Most of Montana’s 150 legislators will gather in Helena next week, not for an actual session, but rather a series of briefings and hearings on the coming costs of government services – and how best to pay for them.
“We’ve got to discuss what services we wish for, what services can be provided more effectively and efficiently, and maybe what services need to be eliminated,” said Rep. Llew Jones, R-Conrad. “And how we plan to pay for this, in a manner that is equitably distributed.”
Jones sponsored one of the bills that’s a keystone for “legislative week,” billed as a chance for lawmakers to immerse themselves in budget and related policy issues.
House Bill 715 dictates a wide-ranging study on “long-term future budget and revenue needs with changing economics and demographics.”
In simpler terms, the study is looking at trends in the big-ticket items funded by government – schools, health care, pension systems, infrastructure – and the revenue that pays for it all.
Tax reform also is on the agenda, with at least one study that will be carried out and completed in the next few months, in time for the regular session of the 2021 Legislature.
Jones and others say it’s time for Montana to delve into these subjects and figure out whether the state’s current tax system can sustain what people want from government.
Some have said the week is a dry run for possible annual sessions of the Legislature.
But most leaders who spoke with MTN News said that’s a topic without much support, and that the focus of the week will be schooling lawmakers on how they can work together on the big budget issues.
“I’m thinking of it as an opportunity for budget and policy discussions that a lot of legislators don’t otherwise get,” said Sen. JP Pomnichowski, D-Bozeman. “If you serve on a finance committee, you hardly ever hear about policy, and vice-versa. So, for a lot of us, this is supposed to be more of a melding of those two areas.”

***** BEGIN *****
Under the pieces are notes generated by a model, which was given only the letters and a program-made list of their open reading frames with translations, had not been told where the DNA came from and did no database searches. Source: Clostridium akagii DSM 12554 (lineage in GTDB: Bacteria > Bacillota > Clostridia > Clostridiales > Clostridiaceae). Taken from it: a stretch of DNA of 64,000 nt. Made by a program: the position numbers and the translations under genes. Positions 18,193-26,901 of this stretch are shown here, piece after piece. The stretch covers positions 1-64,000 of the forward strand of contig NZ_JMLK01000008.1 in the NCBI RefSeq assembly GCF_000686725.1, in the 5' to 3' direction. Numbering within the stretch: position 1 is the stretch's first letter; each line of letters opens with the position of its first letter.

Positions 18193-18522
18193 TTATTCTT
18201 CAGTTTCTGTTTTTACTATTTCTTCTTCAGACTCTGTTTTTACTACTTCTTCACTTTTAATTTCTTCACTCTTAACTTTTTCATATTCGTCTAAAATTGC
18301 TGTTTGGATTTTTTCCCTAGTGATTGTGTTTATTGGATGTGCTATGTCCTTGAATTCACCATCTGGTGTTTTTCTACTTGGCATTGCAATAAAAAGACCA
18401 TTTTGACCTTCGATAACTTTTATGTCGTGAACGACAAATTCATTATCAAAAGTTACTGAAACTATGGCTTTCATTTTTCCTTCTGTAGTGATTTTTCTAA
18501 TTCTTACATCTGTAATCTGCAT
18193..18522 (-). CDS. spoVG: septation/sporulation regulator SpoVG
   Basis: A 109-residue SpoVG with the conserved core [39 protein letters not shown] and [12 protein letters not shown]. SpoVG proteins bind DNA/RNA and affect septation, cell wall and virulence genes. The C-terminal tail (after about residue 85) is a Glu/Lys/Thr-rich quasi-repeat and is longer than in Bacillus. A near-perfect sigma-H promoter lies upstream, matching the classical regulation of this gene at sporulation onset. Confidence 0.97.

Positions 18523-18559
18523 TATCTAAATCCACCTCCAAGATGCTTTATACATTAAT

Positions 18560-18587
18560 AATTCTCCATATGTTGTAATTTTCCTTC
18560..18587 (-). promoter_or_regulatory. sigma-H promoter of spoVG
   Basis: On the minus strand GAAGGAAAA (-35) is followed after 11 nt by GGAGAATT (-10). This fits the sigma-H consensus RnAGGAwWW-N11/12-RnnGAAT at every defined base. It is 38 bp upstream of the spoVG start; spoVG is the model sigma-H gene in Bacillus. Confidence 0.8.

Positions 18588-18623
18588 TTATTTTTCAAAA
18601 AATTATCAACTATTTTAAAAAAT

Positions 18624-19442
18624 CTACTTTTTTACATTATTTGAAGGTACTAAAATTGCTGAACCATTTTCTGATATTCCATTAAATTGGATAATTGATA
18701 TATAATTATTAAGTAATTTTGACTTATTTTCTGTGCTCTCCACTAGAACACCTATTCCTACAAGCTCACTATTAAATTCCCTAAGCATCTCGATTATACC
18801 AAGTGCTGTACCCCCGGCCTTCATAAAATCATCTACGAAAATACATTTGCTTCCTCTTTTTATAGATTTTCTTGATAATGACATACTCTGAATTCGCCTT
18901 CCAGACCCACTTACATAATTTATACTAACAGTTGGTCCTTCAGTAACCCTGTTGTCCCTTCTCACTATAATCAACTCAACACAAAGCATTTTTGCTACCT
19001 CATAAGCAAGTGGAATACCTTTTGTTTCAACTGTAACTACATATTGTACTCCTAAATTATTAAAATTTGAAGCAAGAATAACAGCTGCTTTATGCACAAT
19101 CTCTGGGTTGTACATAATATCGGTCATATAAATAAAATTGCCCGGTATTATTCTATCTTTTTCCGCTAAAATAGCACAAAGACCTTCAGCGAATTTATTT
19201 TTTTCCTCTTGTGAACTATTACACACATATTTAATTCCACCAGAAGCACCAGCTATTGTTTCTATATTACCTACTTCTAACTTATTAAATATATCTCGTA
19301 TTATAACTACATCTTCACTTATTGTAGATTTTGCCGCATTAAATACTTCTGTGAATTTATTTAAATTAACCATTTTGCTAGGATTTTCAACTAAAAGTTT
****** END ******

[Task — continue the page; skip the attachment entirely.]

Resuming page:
A dozen interim legislative committees, on topics ranging from energy to education, will hold meetings throughout next week at the Capitol.
But the big new events will be Tuesday and Wednesday, with overviews of the status of the state budget, revenue and other major issues.
House Minority Leader Casey Schreiner, D-Great Falls, said the week is ripe for lawmakers to bone up on subjects they don’t usually see – but that he hopes it won’t be an attempt by some to put the kibosh on certain ideas they don’t like.
Yet he said one idea that deserves to be left on the shelf is a statewide sales tax, which is roundly opposed by Democrats.
Jones and other Republicans said it’s premature to be talking about a sales tax. But Jones said it’s becoming clear that property taxes are getting overburdened, and that something has to give.
“I personally believe if we do nothing, the property tax is simply going to grow out of control, and that the residential and other property taxpayers can’t stand it,” Jones said. “There needs to be a discussion held – is (our) tax structure and the growth we would forecast sustainable?”
Pomnichowski said the studies influenced by legislative week could form the basis for some major proposals at the 2021 Legislature. Yet she noted that the fate of those proposals also hinges on something else: The 2020 elections.
“November 3, 2020, is going to matter a lot,” she said. “It matters who sits in these chairs and what they think individually, and what they’ll consider from these recommendations.”